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BEACON Senior News - Western Colorado

Love is always the answer

Jan 30, 2018 12:20AM ● By Susan Elenz

Are you racist? Most people nowadays cringe at the thought. But to my mind, therein lies the problem: denial.

I’ve looked at racism from both sides now, and I think I finally understand it.

I was born into a white, racist, fundamentalist Christian family in Louisiana in the 1950s. I grew up hearing jokes and lots of negative talk about ethnicities and virtually anyone who was different from us.

My family employed black housekeepers, nannies and yard workers, as both my parents worked full time during the week. My parents paid fair wages, provided transportation, used respectful language in their presence and set reasonable expectations at our home.

Even though our employees were treated well, segregation was in full swing. I was reprimanded by my parents for playing with a black child once. My grandmother told me that some people were cursed by God and that’s why they were black.

I believed what I was taught and did my best to stay away from “those” people, thinking they were bad or inferior in some way. I was a racist.

A catalyst for change

In the ’60s, I watched the drama of the civil rights movement unfold.

People say music was a catalyst for change. I fondly remember listening, watching, dancing and singing along to the black musicians of the day on TV, radio, records and at concerts (attended by an all-white audience).

I recall a busload of black students being brought to our school for integration purposes. How brave they were.

Our high school mascot was the Rebels, and Civil War sentiments were alive and well. I studied the Civil War in history class and didn’t realize I was being lied to about the reasons that started the war. Slavery was downplayed, Dixie flags were everywhere and Yankees were viewed with suspicion.

Some people at school and throughout Louisiana were questioning the status quo, but I was not one of them. My best friend’s dad was an elementary school principal. Although he collected Confederate money, he began acknowledging the black kitchen and janitorial staff for their contributions to the school, which was unheard of at the time.

I also briefly dated a guy who I later learned was a member of the Ku Klux Klan.

Colorado culture shock

After I graduated in 1969, I chose to attend college in Colorado—my favorite vacation state. I attended the University of Northern Colorado in Greeley so I could be near Estes Park. I recall having one black student in my freshman dorm.

College was a culture shock. We discussed civil rights in class, and I read books and watched movies that empathized with the plight of people of color. My fellow students began to question my heritage and my beliefs.

One night on a double date, I was asked to quit talking. The other female in the car was irritated by my Southern accent and by me being a Southerner. She was so disgusted that she refused to be in the car with me, and asked to be taken home. I was offended, of course, but this little taste of discrimination that was directed at me for a change eventually led to an epiphany.

I realized I was wrong. My family was wrong. My state was wrong. Racism was not something I wanted to be part of any longer.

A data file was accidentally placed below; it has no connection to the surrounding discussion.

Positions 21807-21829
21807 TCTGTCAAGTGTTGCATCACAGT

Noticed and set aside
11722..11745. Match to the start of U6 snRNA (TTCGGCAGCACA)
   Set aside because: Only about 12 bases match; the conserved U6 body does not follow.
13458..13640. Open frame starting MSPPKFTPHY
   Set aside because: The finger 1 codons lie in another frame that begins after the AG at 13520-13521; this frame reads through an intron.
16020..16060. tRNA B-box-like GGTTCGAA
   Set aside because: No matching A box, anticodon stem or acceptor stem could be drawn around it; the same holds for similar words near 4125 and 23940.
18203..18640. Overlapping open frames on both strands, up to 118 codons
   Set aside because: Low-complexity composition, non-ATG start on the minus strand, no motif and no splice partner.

It was an emotional time for me. I loved my family and knew them to be good people, but they were wrong in teaching me to dislike diversity. I felt a lot of self-loathing and sadness.

I tried to understand what makes people hate those who are different from them. I finally came to that realization when I graduated with a teaching degree in 1973.

My first job and all subsequent jobs involved working in low-income public schools with families of all colors. I learned a lot from the preschoolers and kindergartners I taught over the years. Little children are innocent and love each other, given the chance. They don’t see color and diversity as a bad thing. Children have to be taught to hate others.

Racism is a form of self-preservation. There is an inherent human need to feel that we are better than someone else. In order to feel good about ourselves and maintain the status quo, some of us feel the need to put others down. I think of my grandmother, working and living right alongside poor blacks in the cotton fields of Mississippi. She always thought that no matter how bad things were, at least she wasn’t black.

Racism still exists

Some people argue that racism is a thing of the past. While progress has been made, racism is still around. Today, some people of color are denied jobs, schools, good neighborhoods, housing, loans, justice and human rights that others enjoy. Even poor, white people enjoy privileges that many people of color don’t.

Most whites don’t even realize they’re racist. Many are unaware of the privilege the color of their skin grants them, and deny feelings of dominance or supremacy. Acknowledging it increases feelings of guilt, which trigger defensive responses and worries that they will have to change.

But maintaining the status quo allows hatred and discrimination to continue.

In order to make the world a better place, we must acknowledge that racism and white privilege exist. We must teach our children to love people, even if they’re different. Take a moment to observe their happiness and love for one another. Because love is the answer, and it’s the right thing to do.

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